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"So now let us make a covenant with our God to put away all the wives and their children, according ot the counsel of my lord and of those who tremble at the commandment of our God; and let it be done according to the law." ~ Ezra 10:3

September was a very busy month for my family. We spent a week in Wyoming and South Dakota, and then Cindi and I spent another four days at the G3 conference in Atlanta, Georgia. We were blessed by God in our time away, but we are happy to be back at home with our church family. 

During the time away, our church was blessed to hear from two other preachers. One of our own, Richard Marsh, delivered an excellent message from John 5 declaring unashamedly, "Jesus is equal to God!" We were also privileged to hear from another brother, Hans Scheib, who preached from Genesis 26. He exhorted us to trust in the Lord and not be to near to the world. I thank God that these men were able to minister to our church as faithful witnesses of the Lord Jesus Christ. 

My time to return to the pulpit came this past Sunday and I preached from Ezra 10 on the characteristics of true repentance. You may recall that Israel and Judah had been exiled in Babylon, but God had orchestrated a rescue mission so that a remnant of His people could come back home to Jerusalem. Upon their return, they recommitted to obeying God's law, reinstituted regular worship, and rebuilt the temple. This was a wonderful and emotional homecoming (Ezra 3:12-13). But not everything was as it should be. Some of the men, including priests, had entered into marriages that God had forbidden. When this was discovered, Ezra led the people down the path of repentance. The path Ezra forged has left a trail for us to follow, and there are six markers that can help us identify if we are on the path of true repentance. 

1. SORROW (Ezra 10:1,6). 
Ezra and the people expressed deep heartfelt sorrow over their sinfulness, including fasting (10:6), laying prostrate (10:1), and weeping (10:2). True repentance will be accompanied by heartfelt sorrow that is produced by the work of God in us: "For the sorrow that is according ot the will of God produces a repentance without regret, leading to salvation, but the sorrow of the world produces death" (2 Cor. 7:10)

2. SOLEMN CONFESSION TO GOD (Ezra 10:1-2, 11)
A truly repentant person will admit to God that they have grieved Him by violating His commands. Shecaniah's confession was, "We have been unfaithful to our God" (Ezra 10:2). If you discover sin in your life, you should bend your knee before God and confess, "I have sinned against you." Remember that mercy comes to those who confess sin (1 John 1:9).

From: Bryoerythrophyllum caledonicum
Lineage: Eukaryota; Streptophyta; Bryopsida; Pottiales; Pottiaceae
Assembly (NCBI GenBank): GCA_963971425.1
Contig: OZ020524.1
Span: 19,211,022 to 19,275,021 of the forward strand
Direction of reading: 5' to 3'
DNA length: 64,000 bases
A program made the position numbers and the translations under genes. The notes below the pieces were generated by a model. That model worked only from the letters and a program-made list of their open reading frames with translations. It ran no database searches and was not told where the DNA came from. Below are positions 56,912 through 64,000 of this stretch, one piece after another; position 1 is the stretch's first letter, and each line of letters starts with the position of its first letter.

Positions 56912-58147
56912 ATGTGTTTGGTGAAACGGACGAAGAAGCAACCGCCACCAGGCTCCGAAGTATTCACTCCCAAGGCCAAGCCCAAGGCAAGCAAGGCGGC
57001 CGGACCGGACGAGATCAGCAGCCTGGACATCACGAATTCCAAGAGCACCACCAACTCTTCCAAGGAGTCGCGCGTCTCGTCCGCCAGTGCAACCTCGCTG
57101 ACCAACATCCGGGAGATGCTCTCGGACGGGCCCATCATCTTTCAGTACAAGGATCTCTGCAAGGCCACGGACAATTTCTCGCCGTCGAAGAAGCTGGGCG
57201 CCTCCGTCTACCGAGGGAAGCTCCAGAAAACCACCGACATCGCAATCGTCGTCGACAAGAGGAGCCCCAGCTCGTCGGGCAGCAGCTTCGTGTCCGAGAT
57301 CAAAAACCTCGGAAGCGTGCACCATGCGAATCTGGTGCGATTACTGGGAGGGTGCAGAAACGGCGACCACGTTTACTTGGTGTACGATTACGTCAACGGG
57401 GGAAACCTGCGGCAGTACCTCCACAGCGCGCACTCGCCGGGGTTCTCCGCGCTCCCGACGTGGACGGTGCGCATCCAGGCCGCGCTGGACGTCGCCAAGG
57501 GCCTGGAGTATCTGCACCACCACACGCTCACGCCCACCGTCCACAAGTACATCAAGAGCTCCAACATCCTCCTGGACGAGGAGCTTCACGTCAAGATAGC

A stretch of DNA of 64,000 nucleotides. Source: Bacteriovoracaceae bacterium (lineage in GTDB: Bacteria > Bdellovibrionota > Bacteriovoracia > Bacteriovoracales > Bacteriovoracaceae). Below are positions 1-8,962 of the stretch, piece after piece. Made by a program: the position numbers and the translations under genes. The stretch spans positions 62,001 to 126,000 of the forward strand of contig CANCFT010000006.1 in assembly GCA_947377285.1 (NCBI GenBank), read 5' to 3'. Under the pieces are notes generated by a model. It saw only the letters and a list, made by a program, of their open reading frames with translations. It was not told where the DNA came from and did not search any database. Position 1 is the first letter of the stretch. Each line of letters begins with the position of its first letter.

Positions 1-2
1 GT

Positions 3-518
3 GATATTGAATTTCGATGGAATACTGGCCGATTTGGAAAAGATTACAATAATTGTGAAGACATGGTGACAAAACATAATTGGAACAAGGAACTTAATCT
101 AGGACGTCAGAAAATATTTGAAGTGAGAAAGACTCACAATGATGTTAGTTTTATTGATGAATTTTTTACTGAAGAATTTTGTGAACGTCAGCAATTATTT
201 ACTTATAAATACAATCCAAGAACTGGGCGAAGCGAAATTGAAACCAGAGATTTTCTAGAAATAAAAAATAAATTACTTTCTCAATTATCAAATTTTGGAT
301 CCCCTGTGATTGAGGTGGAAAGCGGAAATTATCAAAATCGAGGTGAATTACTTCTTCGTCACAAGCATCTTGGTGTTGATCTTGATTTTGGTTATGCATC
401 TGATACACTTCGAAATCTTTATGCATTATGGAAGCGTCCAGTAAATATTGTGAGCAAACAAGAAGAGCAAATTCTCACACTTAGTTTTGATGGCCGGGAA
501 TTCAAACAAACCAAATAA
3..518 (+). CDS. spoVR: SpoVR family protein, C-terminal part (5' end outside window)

When you read through these verses you will notice that the people's response to their sin was prompt, personal, and painful. Repenting from these sinful marriages was no easy task and it would require great sacrfice on the part of the those involved. Jesus also told us that repentance would require sacrifice. He used the extremely graphic imagery of self-mutilation to illustrate repentance: "If your right eye makes your stumble, tear it out and throw it from you; for it is better for you to lose one of the parts of yor body, than for you whole body to go into hell" (Matthew 5:29). If you truly want to be done with the sin in your life you will take the necessary steps to put it away from you. 

4. SUBMIT TO GOD'S COMMANDS (Ezra 10:3, 11)
True repentance is always accompanied by obedience to God's commands. We don't just toss out the rotten fruit, we pick up the fresh fruit of obedience. For this to happen we must agree that God's word is absolutely without error and trustworthy in all it says, and we must also believe that the most practical and beneficial thing we can do is wholeheartedly obey God's word.

5. SEE IT THROUGH (Ezra 10:13-17)
God's people agreed that the sin must be repented of, but they knew that they could not deal with it in one or two days (Ezra 10:13). Instead of rushing the process, Ezra selected a group of men to help investigate the families involved, and after about 75 days the process was complet (10:16-17). Repentance will often be more like a marathon than a sprint. It requires patience and perseverance, and will often require wise counsel. When it comes to repentance remember these two things: 1. Don't rush it. 2. Don't give up.

Shecaniah exhorted Ezra to lead the people in repentance becasue he was confident that their is hope for those who repent before God, and HE IS RIGHT! He knew that God is forgiving, gracious, compassionate, slow to anger and abounding in loving kindness, and that God never forsakes His people (Nehemiah 9:17). When sin is exposed in our lives we maintiain our hope by remembering that God forgives and cleanses all who confess their sin befoe Him (1 John 1:9).

Ezra was a great leader who represented the people well before God, but their is One whom God Himself sent to represent us like no one else can-JESUS! Jesus is our perfect representative before God. Through His death on this cross He has put away our sin by becoming our curse and has risen from grave and now lives with the Father where He interecedes on our behalf (1 Peter 2:24; Galatians 3:13; Hebrews 7:3). And just in case there is any doubt in your mind, He is willing and able to cleanse you just like He did the leprous man who cried out, "Lord, if You are willing, You can make me clean" (Luke 5:12). Jesus touched Him and said, "I am willing; be cleansed. And immediately the leprosy left him" (Luke 5:13). Will you go to God in repentance and faith and receive the cleansing that comes through Jesus Christ?

1. Examine your personal life, marriage, or other relationships and repent of any sin. 
2. Ask God to help you by His grace to live in obedience to His commands.
3. Tell someone you know that Christ is willing and able to forgive them and cleanse them if they will come to Him in repentance and faith.